What’s at the heart of the MiiHealth project?
This project funded in 2017 uses a combinatorial approach, building on advances in pedagogy from vocational training, broadband and smart phone communications, simulated reality and gamification, in order to address how to: 1) Give local people the ability to help themselves and reduce international support. 2) Empower frontline health workers. 3) Improve quality, speed, scale and coherence of local capacity building.
Mark Griffith, Head of Innovation at Elrha, wrote a blog which highlights the opportunity to learn from other, more innovative sectors. He highlights recent advances in pedagogy as an example.
This is at the heart of MiiHealth’s project, however it stemmed from a very practical need in the early stages of the Ebola crisis (2013–2016). The spread of Ebola in West Africa outstripped efforts to isolate and care for those affected, particularly in the hard to reach areas – urban slums like Bushrod Island and Westpoint in Liberia, and remote rural areas.
A major community mobilisation was needed to reach out into these communities and train the people in their local languages and dialects about how to protect themselves and what to do if they are worried about the health of their families or community members. Creating the capacity to do that was vital to the region, but also to improving global health security once the outbreak was under control.
Report after report called on countries and organisations to use this crisis to improve the resilience of health systems across the region, and particularly to improve compliance with the International Health Regulations (IHR).
A critical emergency response capacity was to have a way of teaching these people how to care for a sick member of their family, how to clean up and disinfect, and most importantly how to protect themselves, their families and their communities, and if they do not have the resources they need to do this, know what they need and how to request it.
To make the training as accessible as possible it needed to be so visually rich that it was sufficiently intuitive to require no written explanation! It needed to be available in a format that would make it accessible throughout the region. It was important that it was customisable so that it could be introduced in any of the local languages or dialects, and finally it had to be updatable, eg as new WHO or MoH guidelines are released, or people using the materials on the front line come up with ideas regarding how it could be improved.
As the training was delivered, we needed to know who had used it; whether they had understood it; when they were completely familiar with the procedures; where they were most likely to make mistakes and how to strengthen those learning points. The context, language and voice needed to be relevant- familiar – and trusted. If protocols are not followed and people became infected they will quickly lose trust in the procedures they have been taught. If they are confident in their Personal Protective Equipment (PPE) and tools they have been given, they will provide better care. However good the PPE is that they have been issued, its protection depends on how well it is used.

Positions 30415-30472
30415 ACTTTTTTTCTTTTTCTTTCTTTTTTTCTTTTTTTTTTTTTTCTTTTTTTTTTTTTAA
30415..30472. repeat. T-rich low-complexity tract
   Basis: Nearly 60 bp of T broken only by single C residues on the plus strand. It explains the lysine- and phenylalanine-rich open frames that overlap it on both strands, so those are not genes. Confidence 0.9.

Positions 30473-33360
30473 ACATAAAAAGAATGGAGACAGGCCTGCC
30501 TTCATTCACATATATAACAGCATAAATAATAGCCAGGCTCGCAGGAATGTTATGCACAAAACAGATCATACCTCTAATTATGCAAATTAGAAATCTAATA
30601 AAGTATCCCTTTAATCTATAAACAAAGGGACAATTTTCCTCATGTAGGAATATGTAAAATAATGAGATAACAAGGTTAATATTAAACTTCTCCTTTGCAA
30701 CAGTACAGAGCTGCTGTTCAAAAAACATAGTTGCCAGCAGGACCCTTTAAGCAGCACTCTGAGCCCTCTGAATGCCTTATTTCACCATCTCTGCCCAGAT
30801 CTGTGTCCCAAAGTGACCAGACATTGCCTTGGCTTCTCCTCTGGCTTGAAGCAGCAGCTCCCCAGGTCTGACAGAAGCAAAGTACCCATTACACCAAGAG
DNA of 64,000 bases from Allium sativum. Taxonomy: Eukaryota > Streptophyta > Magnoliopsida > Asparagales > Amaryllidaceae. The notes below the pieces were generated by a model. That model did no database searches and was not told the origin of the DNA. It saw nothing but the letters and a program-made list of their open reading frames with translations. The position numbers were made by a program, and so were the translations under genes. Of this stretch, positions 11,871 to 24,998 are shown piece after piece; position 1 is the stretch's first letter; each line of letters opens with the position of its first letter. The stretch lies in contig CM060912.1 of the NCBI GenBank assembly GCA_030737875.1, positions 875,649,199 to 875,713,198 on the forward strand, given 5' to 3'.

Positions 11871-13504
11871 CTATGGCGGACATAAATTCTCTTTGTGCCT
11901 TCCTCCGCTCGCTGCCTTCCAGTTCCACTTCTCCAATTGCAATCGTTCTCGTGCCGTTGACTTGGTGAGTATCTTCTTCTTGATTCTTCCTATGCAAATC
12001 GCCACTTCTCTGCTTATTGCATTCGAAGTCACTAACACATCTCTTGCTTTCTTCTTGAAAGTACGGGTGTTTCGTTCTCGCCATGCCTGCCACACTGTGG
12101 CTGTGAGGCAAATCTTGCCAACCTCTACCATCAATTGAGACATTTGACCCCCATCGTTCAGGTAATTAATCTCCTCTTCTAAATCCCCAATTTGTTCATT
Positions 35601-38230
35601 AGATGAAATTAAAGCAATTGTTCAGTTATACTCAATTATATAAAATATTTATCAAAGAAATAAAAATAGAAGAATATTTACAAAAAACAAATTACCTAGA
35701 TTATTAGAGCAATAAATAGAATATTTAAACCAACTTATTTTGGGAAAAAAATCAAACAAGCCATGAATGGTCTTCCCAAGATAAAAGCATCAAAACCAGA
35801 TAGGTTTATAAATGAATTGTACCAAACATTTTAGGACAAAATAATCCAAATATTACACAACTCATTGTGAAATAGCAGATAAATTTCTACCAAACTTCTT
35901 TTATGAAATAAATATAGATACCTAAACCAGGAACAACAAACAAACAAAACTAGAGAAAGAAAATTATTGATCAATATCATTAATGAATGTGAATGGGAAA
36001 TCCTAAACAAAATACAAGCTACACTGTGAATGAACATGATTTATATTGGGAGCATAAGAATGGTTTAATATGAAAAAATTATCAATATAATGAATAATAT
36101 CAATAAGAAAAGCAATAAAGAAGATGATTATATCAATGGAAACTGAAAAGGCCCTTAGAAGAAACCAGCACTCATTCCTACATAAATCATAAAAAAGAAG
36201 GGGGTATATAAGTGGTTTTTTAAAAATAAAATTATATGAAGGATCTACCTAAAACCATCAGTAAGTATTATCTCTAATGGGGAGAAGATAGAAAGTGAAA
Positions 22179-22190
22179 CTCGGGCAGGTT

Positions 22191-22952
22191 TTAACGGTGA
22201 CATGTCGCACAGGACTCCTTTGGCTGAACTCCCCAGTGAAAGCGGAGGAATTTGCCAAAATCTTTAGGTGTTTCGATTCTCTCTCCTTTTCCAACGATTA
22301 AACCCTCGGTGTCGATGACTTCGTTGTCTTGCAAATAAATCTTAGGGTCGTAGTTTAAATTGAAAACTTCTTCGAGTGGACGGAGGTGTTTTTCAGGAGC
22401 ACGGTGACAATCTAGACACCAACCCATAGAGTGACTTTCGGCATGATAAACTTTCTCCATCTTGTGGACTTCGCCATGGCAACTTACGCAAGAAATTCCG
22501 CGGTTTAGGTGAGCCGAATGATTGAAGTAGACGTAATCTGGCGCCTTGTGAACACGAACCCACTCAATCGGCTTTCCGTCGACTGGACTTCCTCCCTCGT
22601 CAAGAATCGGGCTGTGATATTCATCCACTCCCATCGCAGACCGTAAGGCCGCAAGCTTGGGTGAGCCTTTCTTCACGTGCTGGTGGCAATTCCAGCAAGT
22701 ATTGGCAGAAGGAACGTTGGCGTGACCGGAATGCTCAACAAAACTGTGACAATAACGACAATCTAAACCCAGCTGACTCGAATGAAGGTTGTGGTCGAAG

In the Education technology world, multi-lingual, multi-level interactive learning platforms such as Babbel (for learning languages), Mathswhizz (for maths) and Memorado (for brain training) have demonstrated the opportunity to learn without a physical teacher.
The games business has perfected the art of balancing challenge and reward to encourage players to progress from level to level. “Gamification”, as it is known, is being applied to a whole range of online products – meaning that product designers can better anticipate and lead consumer behaviour.
Understanding reward systems and retention mechanisms (i.e. ensuring people return to the product) were key levers in building a product that can really drive on-the-ground behavioural change. Internet based training and mentoring also enables identification of how different people and groups respond to the training so that they can be provided with appropriate support.
Understanding user behaviour and motivation according to different use cases will further help refine the product: “Socialisers” will want social kudos; “Achievers” will want recognition on reaching new levels; “Explorers” will want to find new opportunities to learn. If these individuals and institutions can be identified in the context of programme such as that trialled during the Ebola response, then we will be able to create a far more innovative and effective response to this unprecedented challenge.
The challenge Ebola confronted us with was unprecedented, but at the same time we have never had such a rich array of resources that we could draw upon to transform how we go about training, sharing the knowledge from the frontline and empowering people across the region at the level of communities to take steps to help themselves. However, conservatism and tech scepticism prevailed and we were only able to pilot this approach. We are now looking for operational partners to build on our insights who are also excited by this area.
Nicholas Mellor is indebted to Simon Guild and Geoff Eaton for their insights in the development of this blog in the context of the development of ebuddi during the West Africa Ebola crisis.